on 19 January 2012
In a 2004 interview, Luke Vibert (aka Plug) insisted that he hadn't released the best tracks that made up his 1996 album, Drum `n' Bass for Papa. `I really like Plug 1 and Plug 2, Plug 3 is OK and the album was pretty good too, but I don't think I compiled the best tracks.' This is an astounding admission, not least because the album was one of the seminal releases of the flourishing and divergent dance music scene in the mid 90s. He has admitted, too, that he can no longer create any new Plug tracks. `Y'know I just can't,' he says, `it's hilarious. I still try every so often to do a Plug track and I just can't do it - I don't know why. It just ends up sounding like an Amen Andrews track which is why I came up with that stupid name in the first place. I think the Plug stuff was how it was because I was just getting into jungle and I wanted to have a bash and it went slightly wrong in a way.' So, if Vibert thinks he got it wrong on Drum `n' Bass for Papa, did he get it right on these 15-year-old Plug tracks, finally gathered together onto an album entitled Back on Time?
Proceedings kick off with `Scar City', and `kick off' is the right expression. The bass drum kicks in straight away and we are immediately back on familiar territory. The track is a stunning mix of sampladelic vocals and a melodic, metronomic bassline, all driven by an off-kilter yet highly infectious rhythm track. `A Quick Plug for a New Slot' is equally impressive and could have easily sat anywhere on Drum `n' Bass for Papa. Its beats are so propulsive and catchy that the whole thing just leaves you breathless with its energy and enthusiasm. Perhaps the album's best track is the title track, which has the same monster bass and sprangy, time-stretched beats as the title track of Drum `n' Bass for Papa. The album closes with another highlight, `Flight 78', which has the same tight, ersatz-jazz feel as `Delicious'.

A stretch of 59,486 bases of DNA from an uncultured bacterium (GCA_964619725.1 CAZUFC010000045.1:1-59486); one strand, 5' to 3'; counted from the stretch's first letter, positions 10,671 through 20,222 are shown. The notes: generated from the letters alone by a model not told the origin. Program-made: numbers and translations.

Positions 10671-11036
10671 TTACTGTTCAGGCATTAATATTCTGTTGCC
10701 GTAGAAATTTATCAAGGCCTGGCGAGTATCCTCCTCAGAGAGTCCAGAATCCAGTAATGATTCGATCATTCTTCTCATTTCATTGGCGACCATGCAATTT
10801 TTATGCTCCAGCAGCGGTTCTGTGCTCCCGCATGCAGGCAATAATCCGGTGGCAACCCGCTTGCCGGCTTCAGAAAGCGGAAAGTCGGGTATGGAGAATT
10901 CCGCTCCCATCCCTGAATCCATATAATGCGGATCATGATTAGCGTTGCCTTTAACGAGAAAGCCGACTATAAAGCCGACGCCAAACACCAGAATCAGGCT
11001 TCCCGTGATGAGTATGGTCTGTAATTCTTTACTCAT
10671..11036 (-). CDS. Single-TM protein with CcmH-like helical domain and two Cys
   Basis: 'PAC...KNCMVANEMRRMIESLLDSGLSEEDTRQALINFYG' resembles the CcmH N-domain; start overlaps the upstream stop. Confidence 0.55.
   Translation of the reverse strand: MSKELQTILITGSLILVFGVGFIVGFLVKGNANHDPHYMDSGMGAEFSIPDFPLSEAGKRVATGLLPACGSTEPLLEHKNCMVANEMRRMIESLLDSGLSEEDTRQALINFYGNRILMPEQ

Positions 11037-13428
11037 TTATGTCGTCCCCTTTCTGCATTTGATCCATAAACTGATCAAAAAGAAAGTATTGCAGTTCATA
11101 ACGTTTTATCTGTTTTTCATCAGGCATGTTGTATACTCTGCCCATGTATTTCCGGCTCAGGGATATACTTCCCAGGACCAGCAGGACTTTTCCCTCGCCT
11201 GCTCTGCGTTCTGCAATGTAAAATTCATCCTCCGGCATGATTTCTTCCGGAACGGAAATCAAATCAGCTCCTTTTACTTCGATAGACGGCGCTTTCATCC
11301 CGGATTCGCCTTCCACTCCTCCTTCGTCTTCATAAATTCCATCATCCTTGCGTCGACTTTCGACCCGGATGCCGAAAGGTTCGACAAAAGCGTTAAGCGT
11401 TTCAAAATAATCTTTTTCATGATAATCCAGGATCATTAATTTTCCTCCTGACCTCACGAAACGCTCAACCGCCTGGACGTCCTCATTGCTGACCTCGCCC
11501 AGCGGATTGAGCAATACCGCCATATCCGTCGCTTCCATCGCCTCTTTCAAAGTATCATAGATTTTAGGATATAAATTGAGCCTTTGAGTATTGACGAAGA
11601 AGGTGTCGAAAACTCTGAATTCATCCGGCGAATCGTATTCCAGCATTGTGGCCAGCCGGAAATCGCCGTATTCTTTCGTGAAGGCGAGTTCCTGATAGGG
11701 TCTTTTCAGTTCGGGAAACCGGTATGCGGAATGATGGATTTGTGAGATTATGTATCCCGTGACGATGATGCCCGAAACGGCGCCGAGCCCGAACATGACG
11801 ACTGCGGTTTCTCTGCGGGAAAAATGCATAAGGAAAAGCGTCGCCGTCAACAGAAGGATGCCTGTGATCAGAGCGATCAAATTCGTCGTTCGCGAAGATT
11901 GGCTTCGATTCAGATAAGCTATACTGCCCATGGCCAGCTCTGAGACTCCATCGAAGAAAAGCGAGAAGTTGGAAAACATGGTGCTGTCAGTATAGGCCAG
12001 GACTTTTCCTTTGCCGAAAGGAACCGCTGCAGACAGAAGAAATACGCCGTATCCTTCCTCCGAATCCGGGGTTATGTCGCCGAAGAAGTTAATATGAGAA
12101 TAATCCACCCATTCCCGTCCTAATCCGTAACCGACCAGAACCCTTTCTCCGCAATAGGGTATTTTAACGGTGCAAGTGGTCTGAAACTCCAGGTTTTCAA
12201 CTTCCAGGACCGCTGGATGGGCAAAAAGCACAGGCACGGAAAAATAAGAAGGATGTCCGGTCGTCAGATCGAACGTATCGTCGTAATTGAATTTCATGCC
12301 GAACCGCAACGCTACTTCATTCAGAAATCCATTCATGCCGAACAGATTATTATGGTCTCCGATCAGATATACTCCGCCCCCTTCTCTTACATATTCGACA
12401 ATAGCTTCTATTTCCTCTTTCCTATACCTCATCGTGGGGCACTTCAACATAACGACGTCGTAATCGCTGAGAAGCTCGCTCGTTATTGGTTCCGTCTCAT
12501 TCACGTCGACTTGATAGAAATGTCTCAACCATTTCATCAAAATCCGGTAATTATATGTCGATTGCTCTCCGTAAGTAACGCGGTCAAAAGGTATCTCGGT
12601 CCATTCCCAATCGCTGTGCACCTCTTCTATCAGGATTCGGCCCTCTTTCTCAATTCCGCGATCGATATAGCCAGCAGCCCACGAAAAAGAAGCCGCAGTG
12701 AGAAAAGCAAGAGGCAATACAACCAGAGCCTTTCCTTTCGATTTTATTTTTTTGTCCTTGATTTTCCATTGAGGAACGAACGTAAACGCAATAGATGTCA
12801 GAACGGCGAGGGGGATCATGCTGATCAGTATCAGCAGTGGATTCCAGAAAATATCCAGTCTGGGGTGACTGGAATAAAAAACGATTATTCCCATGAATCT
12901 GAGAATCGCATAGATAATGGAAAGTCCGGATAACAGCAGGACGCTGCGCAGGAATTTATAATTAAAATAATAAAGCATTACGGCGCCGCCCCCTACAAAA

One of the most amazing things about Drum `n' Bass for Papa was that no track was under 7 minutes long. The vocals on the brilliant early Plug EPs were goofy and the beats choppy, but Papa showed more attention to the development and flow of each track as it was built up steadily to a head-crunching climax and was then given a slow, long outro. That's not the case on Back on Time - only two tracks exceed 7 minutes and a couple hover around the 3-minute mark. `Come on My Skeleton' is a bit ravey while `No Reality' and `Mind Bending' would fit better on one of his Wagon Christ releases, but these are mere quibbles when faced with such killer tracks.
As with previous Plug releases, Vibert's trademark humour is evident all over these tracks, but don't be fooled - behind the apparent tomfoolery is a master producer, whose productions are tightly arranged, beautifully programmed and sequenced. Drum `n' Bass for Papa was a showcase for Vibert's extraordinary production skills and techniques. He is a master of making a track that, while seemingly cut'n'thrash and throwaway, moves you forward in unexpected, compelling and clever ways and the tracks on Back on Time are no exception and equally good. Luke Vibert might think that the output released under his Plug moniker `went slightly wrong' but Back on Time shows how wrong he was. It brings him right back to the future and bang on track.
on 18 January 2015
If it wasn't for the odd corker from Origin Unknown and Doc Scott, Alex Reece, etc, this for me is the point where DnB reaches its apex.
Still hammer this on the old iRiver when out and about - ideal for tube journeys - try it with quality in-ears like 535s at 720p or flac and try to keep a smile off your face - the man Vibert's a consistent 8 for me over the years, but this is a 9.9.
A must-have album!